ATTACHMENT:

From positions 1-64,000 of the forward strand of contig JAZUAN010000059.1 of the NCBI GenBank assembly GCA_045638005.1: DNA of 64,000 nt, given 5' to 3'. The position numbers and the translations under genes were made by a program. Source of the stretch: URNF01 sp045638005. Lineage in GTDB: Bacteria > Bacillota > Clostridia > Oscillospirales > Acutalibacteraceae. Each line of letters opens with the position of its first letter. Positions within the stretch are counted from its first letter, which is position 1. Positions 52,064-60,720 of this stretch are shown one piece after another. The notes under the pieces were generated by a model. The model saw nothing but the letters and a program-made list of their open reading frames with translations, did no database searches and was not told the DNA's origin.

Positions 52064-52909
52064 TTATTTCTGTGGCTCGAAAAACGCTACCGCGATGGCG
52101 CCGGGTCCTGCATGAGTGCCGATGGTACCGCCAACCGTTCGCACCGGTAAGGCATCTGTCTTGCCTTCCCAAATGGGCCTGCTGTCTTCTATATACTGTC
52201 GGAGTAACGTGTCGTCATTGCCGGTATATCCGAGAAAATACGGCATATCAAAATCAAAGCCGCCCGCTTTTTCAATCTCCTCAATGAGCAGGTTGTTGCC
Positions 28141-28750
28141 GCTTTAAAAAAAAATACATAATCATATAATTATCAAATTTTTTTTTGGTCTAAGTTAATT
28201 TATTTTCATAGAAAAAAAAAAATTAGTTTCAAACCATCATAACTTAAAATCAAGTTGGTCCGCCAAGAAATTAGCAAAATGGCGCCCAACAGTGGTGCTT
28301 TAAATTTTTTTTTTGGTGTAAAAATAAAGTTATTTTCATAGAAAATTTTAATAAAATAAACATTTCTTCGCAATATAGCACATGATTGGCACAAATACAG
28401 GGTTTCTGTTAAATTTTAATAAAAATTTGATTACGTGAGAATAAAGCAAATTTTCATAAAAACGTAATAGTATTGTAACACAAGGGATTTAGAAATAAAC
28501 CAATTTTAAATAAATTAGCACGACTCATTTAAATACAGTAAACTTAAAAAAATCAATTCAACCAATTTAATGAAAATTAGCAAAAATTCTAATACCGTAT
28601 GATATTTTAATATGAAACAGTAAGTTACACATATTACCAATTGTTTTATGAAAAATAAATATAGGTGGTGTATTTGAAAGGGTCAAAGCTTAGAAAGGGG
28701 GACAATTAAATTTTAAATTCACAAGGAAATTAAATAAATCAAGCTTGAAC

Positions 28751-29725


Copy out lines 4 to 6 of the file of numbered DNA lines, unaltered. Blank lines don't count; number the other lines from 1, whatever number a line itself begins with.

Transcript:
52101 CCGGGTCCTGCATGAGTGCCGATGGTACCGCCAACCGTTCGCACCGGTAAGGCATCTGTCTTGCCTTCCCAAATGGGCCTGCTGTCTTCTATATACTGTC
52201 GGAGTAACGTGTCGTCATTGCCGGTATATCCGAGAAAATACGGCATATCAAAATCAAAGCCGCCCGCTTTTTCAATCTCCTCAATGAGCAGGTTGTTGCC
Positions 28141-28750